Clinoril Side Effects

Generic Name: sulindac

Note: This page contains information about the side effects of sulindac. Some of the dosage forms included on this document may not apply to the brand name Clinoril.

Not all side effects for Clinoril may be reported. You should always consult a doctor or healthcare professional for medical advice. Side effects can be reported to the FDA here.

For the Consumer

Applies to sulindac: oral tablet

In addition to its needed effects, some unwanted effects may be caused by sulindac (the active ingredient contained in Clinoril). In the event that any of these side effects do occur, they may require medical attention.

You should check with your doctor immediately if any of these side effects occur when taking sulindac:

More common
  • Acid or sour stomach
  • belching
  • constipation
  • headache
  • heartburn
  • nausea or vomiting
  • skin rash
  • stomach pain
Less common
  • Excess air or gas in the stomach or intestines
  • itching skin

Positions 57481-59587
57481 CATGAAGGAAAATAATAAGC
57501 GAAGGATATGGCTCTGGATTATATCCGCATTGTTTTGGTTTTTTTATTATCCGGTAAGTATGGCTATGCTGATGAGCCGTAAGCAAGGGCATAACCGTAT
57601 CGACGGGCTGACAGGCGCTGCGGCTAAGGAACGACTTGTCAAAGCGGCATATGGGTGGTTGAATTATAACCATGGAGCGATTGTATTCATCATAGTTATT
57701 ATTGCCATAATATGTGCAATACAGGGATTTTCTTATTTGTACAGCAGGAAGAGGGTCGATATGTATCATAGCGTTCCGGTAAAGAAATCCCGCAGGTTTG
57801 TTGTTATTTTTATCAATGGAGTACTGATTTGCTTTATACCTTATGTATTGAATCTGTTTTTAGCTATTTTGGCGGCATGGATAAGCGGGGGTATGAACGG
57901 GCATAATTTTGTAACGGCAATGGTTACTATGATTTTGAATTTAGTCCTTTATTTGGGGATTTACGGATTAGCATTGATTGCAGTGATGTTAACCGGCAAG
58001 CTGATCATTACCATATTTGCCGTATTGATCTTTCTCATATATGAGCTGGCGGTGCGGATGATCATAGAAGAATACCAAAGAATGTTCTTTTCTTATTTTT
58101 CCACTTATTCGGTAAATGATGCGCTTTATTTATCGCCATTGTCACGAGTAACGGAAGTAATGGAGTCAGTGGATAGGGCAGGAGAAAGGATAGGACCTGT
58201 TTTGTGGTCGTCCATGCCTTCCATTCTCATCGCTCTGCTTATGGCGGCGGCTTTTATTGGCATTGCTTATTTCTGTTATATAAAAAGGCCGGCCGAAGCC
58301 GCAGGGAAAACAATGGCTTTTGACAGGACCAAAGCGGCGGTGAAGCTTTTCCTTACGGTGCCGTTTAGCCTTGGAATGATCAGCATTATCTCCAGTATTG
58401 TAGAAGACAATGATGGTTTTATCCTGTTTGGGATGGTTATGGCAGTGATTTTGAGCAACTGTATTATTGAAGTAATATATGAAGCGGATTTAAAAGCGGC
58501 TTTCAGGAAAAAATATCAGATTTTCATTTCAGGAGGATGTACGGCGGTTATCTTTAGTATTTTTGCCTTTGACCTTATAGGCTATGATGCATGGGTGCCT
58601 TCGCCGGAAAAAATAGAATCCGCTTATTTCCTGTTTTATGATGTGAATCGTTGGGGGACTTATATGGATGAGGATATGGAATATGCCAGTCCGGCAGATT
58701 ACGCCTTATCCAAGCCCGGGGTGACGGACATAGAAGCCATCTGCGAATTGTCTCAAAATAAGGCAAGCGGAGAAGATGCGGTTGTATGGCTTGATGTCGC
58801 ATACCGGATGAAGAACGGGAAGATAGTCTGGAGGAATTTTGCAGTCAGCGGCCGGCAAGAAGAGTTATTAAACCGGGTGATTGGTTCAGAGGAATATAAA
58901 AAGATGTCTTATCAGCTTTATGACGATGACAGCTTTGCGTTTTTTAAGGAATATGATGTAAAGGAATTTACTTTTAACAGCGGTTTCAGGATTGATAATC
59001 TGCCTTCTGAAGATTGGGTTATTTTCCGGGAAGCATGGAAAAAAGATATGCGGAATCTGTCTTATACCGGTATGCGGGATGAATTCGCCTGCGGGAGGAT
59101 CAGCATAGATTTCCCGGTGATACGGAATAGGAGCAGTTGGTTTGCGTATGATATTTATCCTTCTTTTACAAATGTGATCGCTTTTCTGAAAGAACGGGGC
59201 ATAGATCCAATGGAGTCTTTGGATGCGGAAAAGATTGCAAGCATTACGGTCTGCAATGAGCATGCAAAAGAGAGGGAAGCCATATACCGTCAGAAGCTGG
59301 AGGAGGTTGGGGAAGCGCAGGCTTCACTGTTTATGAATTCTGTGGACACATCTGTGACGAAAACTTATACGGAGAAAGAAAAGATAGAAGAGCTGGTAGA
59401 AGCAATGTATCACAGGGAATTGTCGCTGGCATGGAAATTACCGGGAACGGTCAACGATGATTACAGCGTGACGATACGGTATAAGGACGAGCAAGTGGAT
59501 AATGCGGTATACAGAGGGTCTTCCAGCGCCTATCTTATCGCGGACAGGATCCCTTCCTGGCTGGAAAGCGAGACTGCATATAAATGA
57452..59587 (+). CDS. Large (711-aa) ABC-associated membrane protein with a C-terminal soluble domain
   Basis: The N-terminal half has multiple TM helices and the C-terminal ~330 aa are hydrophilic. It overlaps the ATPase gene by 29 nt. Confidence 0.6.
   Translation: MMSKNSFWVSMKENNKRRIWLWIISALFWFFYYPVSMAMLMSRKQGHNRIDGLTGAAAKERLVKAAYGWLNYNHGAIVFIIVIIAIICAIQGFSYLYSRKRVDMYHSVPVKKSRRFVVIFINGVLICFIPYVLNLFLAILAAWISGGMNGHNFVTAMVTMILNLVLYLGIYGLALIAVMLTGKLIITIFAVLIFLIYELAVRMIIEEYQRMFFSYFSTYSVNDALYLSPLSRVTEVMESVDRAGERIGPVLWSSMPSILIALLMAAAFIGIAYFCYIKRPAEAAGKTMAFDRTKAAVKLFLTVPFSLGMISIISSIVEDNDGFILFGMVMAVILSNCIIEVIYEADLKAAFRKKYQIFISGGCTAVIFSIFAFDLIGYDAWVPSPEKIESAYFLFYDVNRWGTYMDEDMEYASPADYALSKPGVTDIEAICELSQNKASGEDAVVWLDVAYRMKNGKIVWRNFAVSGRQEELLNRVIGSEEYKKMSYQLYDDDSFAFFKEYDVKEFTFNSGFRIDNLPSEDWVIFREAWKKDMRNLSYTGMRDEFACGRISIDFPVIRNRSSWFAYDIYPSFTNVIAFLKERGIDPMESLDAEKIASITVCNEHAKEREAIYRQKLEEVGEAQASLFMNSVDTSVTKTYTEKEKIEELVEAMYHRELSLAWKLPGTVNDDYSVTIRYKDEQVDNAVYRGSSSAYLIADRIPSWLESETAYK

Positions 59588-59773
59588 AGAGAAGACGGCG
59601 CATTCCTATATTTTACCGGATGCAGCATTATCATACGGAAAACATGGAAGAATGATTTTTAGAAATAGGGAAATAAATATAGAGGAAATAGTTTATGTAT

• passing gas
  • stomach cramps
  • swelling
  • weight loss
  • Back or leg pains
  • bleeding gums
  • blistering, peeling, or loosening of the skin
  • bloating
  • bloody or black, tarry stools
  • bloody or cloudy urine
  • blurred or loss of vision
  • burning feeling in the chest or stomach
  • burning while urinating
  • chest pain
  • chills
  • clay-colored stools
  • confusion
  • cough or hoarseness
  • cracks in the skin
  • dark urine
  • decreased urine output
  • diarrhea
  • difficult or labored breathing
  • difficult or painful urination
  • difficulty with swallowing
  • dilated neck veins
  • discoloration of urine
  • disturbed color perception
  • dizziness
  • double vision